From there he earned an opportunity to attend Hillsborough Community College, where he spent two years before transferring to Webber. In the meantime, Soliveres was selected to play for different age categories with the French national team, eventually landing a spot on the senior squad, with which he played this past September in the European Baseball Championships in northern Italy.
That was another opportunity that arrived with his recent return to France, together with a chance, starting in late August, to play for the Montpellier Barracudas, who went on to win the Challege de France tournament before falling to the Rouen Huskies, the eventual D1 champions, in the league semi-finals.
Playing with passion
It was a whirlwind reentry into French baseball, in other words. “A blessing,” says Soliveres. But the experience also came with some bumps in the road. The charismatic catcher struggled at the plate, and in both the Challenge and the European Championships he went hitless.
What Soliveres didn’t lose was the joyful approach he brings to the game. He plays with swagger too, but usually with a big grin on his face. That too is something that comes, he suspects, from his Venezuelan side.
“All I can say is I got it from my mom,” Soliveres says, with a laugh. “I just want to have fun all the time. I love playing this sport. It’s my passion. So I just remind myself every day that I’m doing something that I love.”
That approach served him well, several weeks after the Euros, when the Franco-Venezuelan found himself facing ace Yoimer Camacho in a win-or-go-home scenario against the Huskies.
It was the third game in Montpellier’s best-of-five playoff series against the champs. The Barracudas had already dropped the first two contests and risked being swept. But in that game, Montpellier pitcher Erly Casanova of Cuba threw a gem to keep the Huskies scoreless, and in the seventh inning, against Camacho — who was also pitching a shutout at that point — Soliveres unleashed on a fastball that rocketed over the leftfield fence.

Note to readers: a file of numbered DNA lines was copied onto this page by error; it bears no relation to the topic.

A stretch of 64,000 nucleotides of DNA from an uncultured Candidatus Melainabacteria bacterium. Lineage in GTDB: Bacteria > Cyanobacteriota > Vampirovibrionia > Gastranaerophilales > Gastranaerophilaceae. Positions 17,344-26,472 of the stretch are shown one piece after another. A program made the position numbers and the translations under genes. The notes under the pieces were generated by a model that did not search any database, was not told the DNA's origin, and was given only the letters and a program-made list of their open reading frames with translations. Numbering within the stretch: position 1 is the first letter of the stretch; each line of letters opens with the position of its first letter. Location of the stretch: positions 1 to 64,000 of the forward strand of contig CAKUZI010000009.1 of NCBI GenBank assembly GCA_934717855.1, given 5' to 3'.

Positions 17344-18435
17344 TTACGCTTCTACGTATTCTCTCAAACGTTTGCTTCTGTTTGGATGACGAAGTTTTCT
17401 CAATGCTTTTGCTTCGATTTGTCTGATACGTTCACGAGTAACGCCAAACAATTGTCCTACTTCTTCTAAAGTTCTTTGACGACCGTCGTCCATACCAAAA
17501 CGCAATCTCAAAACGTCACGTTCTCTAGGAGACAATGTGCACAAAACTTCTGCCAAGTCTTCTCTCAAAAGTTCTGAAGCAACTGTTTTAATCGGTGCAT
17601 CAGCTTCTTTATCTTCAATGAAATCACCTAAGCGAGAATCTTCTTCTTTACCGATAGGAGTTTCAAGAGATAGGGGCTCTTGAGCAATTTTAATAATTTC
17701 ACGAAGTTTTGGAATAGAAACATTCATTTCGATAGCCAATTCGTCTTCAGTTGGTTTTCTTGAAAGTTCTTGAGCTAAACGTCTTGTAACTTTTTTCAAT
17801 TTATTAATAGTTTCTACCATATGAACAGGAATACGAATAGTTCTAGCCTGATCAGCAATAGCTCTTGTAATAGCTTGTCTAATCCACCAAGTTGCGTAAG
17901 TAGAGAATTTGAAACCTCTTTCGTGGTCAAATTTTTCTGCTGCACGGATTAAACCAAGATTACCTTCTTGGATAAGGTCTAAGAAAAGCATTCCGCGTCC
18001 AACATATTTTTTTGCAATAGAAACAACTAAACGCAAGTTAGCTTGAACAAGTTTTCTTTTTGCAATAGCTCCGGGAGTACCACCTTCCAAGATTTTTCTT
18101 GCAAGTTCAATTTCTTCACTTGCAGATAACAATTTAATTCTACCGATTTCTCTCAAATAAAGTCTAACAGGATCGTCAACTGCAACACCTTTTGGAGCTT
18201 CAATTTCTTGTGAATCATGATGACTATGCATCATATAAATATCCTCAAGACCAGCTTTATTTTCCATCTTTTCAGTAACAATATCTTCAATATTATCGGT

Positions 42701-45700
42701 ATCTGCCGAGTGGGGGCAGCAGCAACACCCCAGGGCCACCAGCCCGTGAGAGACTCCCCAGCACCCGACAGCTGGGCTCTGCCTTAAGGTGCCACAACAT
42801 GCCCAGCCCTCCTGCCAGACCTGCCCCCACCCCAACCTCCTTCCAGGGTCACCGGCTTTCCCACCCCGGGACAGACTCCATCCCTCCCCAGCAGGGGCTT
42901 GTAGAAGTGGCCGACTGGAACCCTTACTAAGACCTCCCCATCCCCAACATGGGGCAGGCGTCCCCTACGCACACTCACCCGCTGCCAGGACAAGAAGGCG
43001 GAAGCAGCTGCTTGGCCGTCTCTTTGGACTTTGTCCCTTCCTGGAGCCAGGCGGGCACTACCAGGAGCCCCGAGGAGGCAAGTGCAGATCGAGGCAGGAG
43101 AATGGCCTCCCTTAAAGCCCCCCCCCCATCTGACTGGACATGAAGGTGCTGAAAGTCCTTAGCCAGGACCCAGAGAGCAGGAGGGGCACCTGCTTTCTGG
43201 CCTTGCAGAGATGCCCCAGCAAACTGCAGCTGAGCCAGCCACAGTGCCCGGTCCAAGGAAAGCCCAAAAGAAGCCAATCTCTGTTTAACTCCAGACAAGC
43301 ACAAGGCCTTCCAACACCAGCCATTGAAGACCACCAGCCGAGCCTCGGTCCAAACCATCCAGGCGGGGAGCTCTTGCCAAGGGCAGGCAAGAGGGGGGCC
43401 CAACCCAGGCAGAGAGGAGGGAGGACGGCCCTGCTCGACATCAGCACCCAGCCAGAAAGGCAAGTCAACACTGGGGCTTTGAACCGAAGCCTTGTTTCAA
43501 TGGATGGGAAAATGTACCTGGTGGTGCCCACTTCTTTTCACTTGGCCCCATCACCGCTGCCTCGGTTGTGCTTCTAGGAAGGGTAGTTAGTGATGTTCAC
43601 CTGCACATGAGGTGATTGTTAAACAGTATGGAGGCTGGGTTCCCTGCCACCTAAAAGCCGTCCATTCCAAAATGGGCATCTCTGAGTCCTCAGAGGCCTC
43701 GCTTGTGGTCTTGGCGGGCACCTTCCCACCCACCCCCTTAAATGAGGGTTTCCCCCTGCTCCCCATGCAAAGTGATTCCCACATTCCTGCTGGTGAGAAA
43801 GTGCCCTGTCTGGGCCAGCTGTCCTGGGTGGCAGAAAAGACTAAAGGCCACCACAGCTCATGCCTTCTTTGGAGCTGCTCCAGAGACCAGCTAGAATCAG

The solo shot gave the Barracudas their only run of the game, but it was enough to give them the crucial win, and hand Camacho, a Venezuelan, his only loss since joining the D1 in 2019.
“I was like 0 for 30 more or less,” Soliveres says of the slump. “But I just never let my head down. I kept grinding, and talking to hitting coaches and stuff. And that made me open my eyes a little, so then yeah… [against Camacho] I was looking for a pitch. I got my pitch and gave it a good swing. I controlled the controllable, and the ball went deep.”
Leading by example
The goal now will be to bring that same fighting spirit — along with his signature joy for the game — to his new team, the Toulouse Tigers. But looking ahead to this next chapter in his career, Soliveres insists that his focus isn’t just on performing for the sake of performing.
He’s also deeply committed to coaching, he says. To being a leader both on and off the field. He wants to take the experience he gained abroad and invest it back into French baseball, and to help guide the next generation of players, both at the Pôle France and within the Stade Toulousain club.
“I’m really glad to be home,” Soliveres says. “Toulouse is where I grew up, and that’s where I want to help develop baseball, as both a coach and a player — for the team, but also for the kids and the fans.”
By Benjamin Witte